Wendell (Garret Dillahunt): You think this boy Moss has got any notion of the sorts of sons of bitches that're huntin' him?
Ed Tom Bell (Tommy Lee Jones): I don't know, he ought to. He's seen the same things I've seen, and it's certainly made an impression on me.
Ed Tom Bell: You know Charlie Walser? Has the place east of Sanderson? Well you know how they used to slaughter beeves, hit 'em with a maul right here to stun 'em... and then up and slit their throats? Well here Charlie has one trussed up and all set to drain him and the beef comes to. It starts thrashing around, six hundred pounds of very pissed-off livestock if you'll pardon me... Charlie grabs his gun there to shoot the damn thing in the head but what with the swingin' and twistin' it's a glance-shot and ricochets around and comes back hits Charlie in the shoulder. You go see Charlie, he still can't reach up with his right hand for his hat... Point bein', even in the contest between man and steer the issue is not certain.
Anton Chigurh (Javier Bardem): And you know what's going to happen now. You should admit your situation. There would be more dignity in it.
Carson Wells (Woody Harrelson): You go to hell.
Anton Chigurh: Let me ask you something. If the rule you followed brought you to this, of what use was the rule?
Carson Wells: Do you have any idea how goddamn crazy you are?
Anton Chigurh: You mean the nature of this conversation?
Carson Wells: I mean the nature of you.
At a glance: The Coen Brothers study of a chain of events begun with a lost stash of cash and a cold-blooded killer is evocative with its ugly brutality, stark locations, quirky sets, and elegant prose – it should easily gather a handful of Academy Awards.
A hunter/tracker and retired welder (Josh Brolin) discovers a scene of carnage; a score of Mexicans, murdered while trafficking heroin. He grabs a big satchel of money, which places a cold-blooded murderer (Javier Bardem) and a gang of Mexicans on his trail. Also in the mix are the local Sheriff (Tommy Lee Jones) and a bounty hunter (Woody Harrelson).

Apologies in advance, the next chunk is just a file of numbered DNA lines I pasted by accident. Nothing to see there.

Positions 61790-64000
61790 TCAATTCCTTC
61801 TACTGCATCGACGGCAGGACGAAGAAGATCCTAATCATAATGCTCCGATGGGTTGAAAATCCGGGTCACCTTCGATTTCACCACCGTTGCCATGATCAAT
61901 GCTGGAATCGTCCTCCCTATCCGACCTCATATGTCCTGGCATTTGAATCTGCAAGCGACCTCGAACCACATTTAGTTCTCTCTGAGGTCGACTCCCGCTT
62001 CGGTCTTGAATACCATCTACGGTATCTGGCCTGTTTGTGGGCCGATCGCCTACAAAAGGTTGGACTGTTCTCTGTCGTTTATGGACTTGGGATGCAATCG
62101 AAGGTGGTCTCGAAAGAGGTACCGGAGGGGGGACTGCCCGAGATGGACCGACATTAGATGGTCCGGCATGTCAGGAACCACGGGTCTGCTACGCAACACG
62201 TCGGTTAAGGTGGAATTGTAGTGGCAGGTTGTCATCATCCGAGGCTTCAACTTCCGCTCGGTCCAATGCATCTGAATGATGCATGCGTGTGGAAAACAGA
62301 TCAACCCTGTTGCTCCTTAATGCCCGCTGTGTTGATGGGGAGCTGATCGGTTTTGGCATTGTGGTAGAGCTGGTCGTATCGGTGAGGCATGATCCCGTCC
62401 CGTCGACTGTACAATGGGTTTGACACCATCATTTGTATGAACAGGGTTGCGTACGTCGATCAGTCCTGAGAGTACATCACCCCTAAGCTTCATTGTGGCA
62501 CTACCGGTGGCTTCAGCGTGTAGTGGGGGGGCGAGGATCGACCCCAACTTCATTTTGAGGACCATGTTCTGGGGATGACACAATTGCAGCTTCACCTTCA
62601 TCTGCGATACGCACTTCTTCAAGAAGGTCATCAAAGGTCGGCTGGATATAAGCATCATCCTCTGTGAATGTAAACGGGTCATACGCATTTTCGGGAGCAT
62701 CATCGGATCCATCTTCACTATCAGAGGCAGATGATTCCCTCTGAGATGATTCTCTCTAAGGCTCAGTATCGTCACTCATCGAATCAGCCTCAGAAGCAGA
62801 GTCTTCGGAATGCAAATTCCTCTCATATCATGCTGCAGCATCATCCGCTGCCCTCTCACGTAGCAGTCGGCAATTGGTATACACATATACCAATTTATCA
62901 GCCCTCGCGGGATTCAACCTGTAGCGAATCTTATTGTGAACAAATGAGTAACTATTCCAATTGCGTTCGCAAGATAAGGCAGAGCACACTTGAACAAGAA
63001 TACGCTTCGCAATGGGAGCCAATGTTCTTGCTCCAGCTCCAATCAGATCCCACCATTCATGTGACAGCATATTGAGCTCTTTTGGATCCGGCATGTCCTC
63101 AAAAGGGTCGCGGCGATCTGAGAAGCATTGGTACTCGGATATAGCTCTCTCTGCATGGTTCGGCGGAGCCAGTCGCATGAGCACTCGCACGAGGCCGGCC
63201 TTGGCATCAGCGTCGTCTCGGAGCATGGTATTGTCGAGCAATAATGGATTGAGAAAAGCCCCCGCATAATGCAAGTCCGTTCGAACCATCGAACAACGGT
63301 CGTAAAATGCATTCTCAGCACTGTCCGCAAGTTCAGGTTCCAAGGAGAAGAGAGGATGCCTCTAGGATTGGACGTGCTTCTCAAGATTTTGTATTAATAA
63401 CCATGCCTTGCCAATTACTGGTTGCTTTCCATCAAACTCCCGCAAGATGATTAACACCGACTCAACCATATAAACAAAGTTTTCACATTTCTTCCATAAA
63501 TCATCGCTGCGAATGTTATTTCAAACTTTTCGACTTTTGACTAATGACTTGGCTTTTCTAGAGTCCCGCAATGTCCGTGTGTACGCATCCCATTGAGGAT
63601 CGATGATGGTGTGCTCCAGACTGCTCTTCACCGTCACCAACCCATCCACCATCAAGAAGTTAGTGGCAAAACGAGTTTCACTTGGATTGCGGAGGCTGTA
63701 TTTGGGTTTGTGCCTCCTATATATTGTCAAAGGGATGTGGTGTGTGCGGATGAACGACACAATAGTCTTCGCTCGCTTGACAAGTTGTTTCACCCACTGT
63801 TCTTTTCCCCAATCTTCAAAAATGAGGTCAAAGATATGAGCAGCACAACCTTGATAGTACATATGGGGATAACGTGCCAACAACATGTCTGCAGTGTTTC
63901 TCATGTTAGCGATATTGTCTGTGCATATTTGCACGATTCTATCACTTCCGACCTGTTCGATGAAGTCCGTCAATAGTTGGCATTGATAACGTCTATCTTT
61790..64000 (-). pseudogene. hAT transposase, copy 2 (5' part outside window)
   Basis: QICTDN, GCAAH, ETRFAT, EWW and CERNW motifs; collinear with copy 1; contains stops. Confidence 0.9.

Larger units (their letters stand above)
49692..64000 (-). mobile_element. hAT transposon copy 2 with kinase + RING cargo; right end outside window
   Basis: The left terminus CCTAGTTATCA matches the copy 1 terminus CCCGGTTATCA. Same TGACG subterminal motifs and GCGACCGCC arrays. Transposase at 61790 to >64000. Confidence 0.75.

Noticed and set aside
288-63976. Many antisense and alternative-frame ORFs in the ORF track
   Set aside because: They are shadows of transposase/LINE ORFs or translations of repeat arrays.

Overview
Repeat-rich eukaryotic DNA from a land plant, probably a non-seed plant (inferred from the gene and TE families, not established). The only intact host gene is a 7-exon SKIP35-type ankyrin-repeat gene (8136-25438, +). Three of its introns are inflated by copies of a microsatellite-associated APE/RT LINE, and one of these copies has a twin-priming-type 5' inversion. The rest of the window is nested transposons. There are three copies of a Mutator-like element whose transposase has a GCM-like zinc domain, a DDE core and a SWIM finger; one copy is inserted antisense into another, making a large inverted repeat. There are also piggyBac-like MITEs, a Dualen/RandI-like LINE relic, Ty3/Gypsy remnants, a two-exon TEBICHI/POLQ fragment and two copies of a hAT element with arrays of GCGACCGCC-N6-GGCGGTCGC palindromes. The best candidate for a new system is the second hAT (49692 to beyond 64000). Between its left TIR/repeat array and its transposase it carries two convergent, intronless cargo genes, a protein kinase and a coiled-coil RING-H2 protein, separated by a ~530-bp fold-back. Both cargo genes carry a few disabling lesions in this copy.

Aided by a seriously creepy performance by Bardem, the Coen Brothers have painted a chilling portrait of a killer, set in backwater towns of Texas populated by simple, honest folk. The stark photography by Roger Deakins combines with the meticulously chosen sets and locations to portray a Texas as depressing-looking and quirky as the story that is told.
It was almost impossible to single out a handful of great quotes from this film; basically the entire script qualifies as one big great quote. This script should win the 2008 Academy Aware for best adapted screenplay. If you can deal with the ugly violence, you will be rewarded with heaps of beautiful prose.
"…strong, evocative storytelling pared to the bone and braced with a sensibility perfectly matched to the material.
- Sean Axmaker (Seattle Post-Intelligencer)
"The Coens load the film with realistic touches that add grit and meaning to the almost mythical plot."
- Rich Cline (Shadows on the Wall)
"Virtuoso. A film of pin-sharp principles, cross-hair precision and suffocating tension, this Coens stunner hits like a cattle gun between the eyes."
- Jamie Graham (Total Film)
"Violent, poetic, gripping, thrilling and blackly funny: that’ll be the Coens doing what they do best then. Now with added humanity."
- Ian Nathan (Empire Magazine)
"With its sly wit, dark intelligence and tense action sequences this film re-establishes the Coens as two of American cinema's most talented directors. It's also the best adaptation of McCarthy's work to date and an unmissable crime movie."
- Jamie Russell (Channel 4 Film)